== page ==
from Issue 6

Steppe 6 Cover

Food: Chilli Peppers

by Charles Perry

Charles Perry looks at the roots of red pepper use in Central Asia

Columbus set off to find the Spice Islands. Poor man, he got nowhere near them. In fact, the new world he managed to discover instead turned out to be distinctly poor in spices. North and South America together had only three to offer: vanilla, allspice and red pepper.

But that last one made up for the lack, and proceeded to conquer the world in record time. Within about two generations, red pepper had spread to India and China and was headed into the remote heart of Africa. It found its way to Central Asia too, of course, by way of Persian merchants from Khorasan.

Wherever red peppers went, they tended to replace earlier hot spices such as black pepper and the now largely forgotten ‘small peppers’: long pepper, cubeb, Kani pepper (Xylopia aethiopica) and the undeservingly named ‘grain of paradise’. Typically, they took over the name of whatever spice they replaced, like a hermit crab moving into an abandoned shell.

They deserved to conquer. They were hotter than any spice that had come before, and their heat did not dissipate if they were stored for a year or so. They had a far more cheerful colour than peppercorns. Rich in vitamins A and C, they delivered more of the health benefits that had been claimed for other spices. Above all, they were far cheaper. They did not need the specialised climate of Indonesia or southern India to grow – they could flourish practically anywhere.

Central Asia had been familiar with spices for centuries by Columbus’s time. They are a classic caravan trade good: light, relatively durable and high in value. By the time Mahmud of Kashgar wrote Divan Lughat al-Turk, his twelfth-century dictionary of Turkish dialects, the nomads were familiar with spices such as coriander, galingale and fenugreek, under a mixture of Indian and Persian names.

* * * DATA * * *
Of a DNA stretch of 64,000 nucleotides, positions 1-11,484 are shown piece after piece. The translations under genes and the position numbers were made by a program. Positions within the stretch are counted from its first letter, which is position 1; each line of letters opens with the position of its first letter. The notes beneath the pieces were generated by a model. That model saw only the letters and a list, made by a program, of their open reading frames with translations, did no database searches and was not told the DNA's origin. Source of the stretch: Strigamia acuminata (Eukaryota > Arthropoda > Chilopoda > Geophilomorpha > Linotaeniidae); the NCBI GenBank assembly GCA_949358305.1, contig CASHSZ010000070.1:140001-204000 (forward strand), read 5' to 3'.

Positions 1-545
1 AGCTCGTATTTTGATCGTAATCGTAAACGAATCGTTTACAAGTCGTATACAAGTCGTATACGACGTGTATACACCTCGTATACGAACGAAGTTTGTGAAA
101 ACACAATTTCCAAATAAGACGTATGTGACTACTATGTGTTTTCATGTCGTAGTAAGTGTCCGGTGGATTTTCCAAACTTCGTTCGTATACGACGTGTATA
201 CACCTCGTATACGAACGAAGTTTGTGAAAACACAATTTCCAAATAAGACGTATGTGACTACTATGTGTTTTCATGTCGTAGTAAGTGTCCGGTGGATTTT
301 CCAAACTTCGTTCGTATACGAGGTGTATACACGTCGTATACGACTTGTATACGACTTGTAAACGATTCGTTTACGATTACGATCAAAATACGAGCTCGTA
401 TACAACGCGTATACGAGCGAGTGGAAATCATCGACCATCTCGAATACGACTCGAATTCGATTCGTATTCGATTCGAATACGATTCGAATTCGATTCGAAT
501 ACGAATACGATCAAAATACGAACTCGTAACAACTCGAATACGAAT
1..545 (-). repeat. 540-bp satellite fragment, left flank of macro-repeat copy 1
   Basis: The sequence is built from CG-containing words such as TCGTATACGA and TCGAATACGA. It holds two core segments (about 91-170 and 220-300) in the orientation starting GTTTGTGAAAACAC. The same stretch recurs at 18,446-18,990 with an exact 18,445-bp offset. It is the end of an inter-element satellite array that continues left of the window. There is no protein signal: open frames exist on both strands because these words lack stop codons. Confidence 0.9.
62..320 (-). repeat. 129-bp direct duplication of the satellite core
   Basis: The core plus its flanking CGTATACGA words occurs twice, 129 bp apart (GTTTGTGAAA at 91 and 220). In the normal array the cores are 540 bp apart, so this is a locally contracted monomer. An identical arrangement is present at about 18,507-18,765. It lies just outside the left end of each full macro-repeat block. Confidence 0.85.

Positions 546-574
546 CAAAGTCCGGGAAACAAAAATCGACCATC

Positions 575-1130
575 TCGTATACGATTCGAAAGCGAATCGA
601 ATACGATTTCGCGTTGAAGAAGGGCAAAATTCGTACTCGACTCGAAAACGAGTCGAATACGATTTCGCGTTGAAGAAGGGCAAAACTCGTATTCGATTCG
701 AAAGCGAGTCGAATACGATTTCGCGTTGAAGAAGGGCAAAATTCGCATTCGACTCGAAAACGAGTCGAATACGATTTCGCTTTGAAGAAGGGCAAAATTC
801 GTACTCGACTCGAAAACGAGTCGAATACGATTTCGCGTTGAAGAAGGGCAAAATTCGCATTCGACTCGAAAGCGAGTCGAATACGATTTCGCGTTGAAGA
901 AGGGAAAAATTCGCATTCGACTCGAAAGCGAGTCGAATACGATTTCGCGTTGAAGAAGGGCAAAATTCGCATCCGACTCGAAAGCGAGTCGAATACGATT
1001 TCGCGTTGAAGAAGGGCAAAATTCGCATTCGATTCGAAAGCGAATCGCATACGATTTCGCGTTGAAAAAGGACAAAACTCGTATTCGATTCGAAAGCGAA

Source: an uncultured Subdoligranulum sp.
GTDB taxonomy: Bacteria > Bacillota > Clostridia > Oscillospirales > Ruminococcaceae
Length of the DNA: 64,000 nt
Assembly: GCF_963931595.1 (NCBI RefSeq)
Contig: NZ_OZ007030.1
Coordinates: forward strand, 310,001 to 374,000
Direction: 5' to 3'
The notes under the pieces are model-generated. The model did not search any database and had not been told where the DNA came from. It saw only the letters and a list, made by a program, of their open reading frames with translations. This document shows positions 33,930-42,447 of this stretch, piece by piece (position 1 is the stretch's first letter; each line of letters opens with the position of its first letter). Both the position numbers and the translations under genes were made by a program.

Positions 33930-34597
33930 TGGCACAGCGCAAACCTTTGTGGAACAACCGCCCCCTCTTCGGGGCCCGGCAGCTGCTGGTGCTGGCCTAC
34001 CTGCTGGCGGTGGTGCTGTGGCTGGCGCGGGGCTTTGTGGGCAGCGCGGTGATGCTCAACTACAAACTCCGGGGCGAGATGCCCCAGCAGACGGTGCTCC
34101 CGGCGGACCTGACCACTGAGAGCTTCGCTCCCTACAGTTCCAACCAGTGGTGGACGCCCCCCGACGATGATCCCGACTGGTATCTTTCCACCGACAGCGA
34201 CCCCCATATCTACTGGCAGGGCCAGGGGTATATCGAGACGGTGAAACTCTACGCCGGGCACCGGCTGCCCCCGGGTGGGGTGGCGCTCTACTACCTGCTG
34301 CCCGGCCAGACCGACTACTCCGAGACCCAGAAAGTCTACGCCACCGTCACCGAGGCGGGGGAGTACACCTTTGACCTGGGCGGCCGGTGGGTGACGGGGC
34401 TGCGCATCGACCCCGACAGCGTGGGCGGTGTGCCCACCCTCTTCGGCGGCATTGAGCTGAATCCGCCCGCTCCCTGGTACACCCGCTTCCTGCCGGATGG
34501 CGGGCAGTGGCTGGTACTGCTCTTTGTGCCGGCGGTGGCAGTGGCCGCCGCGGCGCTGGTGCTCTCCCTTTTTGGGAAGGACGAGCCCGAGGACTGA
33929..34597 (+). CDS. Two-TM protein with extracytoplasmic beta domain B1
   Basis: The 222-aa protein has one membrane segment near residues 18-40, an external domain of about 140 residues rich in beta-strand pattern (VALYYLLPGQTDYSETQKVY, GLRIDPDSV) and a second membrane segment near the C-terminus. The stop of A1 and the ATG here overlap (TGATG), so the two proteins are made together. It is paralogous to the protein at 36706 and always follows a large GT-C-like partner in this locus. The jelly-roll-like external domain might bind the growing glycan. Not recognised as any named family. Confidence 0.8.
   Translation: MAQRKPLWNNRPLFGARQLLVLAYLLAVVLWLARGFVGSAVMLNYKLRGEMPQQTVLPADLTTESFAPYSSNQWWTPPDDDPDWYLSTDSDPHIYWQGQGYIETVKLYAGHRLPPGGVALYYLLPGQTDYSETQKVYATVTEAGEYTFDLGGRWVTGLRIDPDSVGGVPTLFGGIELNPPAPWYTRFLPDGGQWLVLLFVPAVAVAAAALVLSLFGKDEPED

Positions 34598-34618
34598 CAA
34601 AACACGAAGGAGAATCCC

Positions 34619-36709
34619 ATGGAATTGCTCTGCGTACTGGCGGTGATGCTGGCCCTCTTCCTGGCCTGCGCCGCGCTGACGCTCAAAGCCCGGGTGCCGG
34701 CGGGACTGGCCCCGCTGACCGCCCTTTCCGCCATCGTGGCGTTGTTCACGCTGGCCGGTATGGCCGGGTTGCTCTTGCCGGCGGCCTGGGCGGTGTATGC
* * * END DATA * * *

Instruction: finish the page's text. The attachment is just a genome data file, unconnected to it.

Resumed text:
He happened not to record the word for black pepper, but it must already have been current. Central Asia uses the Indian word mirch, Turkicised into murch or burch, and red pepper is literally qizil murch. (Our word, ‘pepper’, actually comes from the Indian name of that nearly forgotten long pepper.)

Remote from the spice-lands as it was, the steppe never developed a really keen taste for spices. No curries here; no chilli con carne. Even today, the farther north and west you go in Central Asia, the less spicy the cuisine. The country with the liveliest interest in peppers is Afghanistan, which is, after all, right next door to Pakistan, which is practically India.

This is not, therefore, one of those parts of the world where red pepper has replaced black pepper. The two spices coexist equally, and recipes usually mention red and black pepper even-handedly as options. The exception is Xinjiang, perhaps because of its extreme climate. Capsaicin, the hot element in chillis, makes you less aware of the ambient temperature, whether hot or cold.

The hottest use of red pepper I have encountered in Central Asia was in the pickled cabbage sold at a market in Tashkent by Koreans, descendants of the Korean population relocated by Josef Stalin to Uzbekistan in the 1940s. The pickled cabbage had nothing to do with Central Asian food, of course, except that by now some Uzbeks have developed a taste for their Korean neighbours’ proverbially hot kimchi.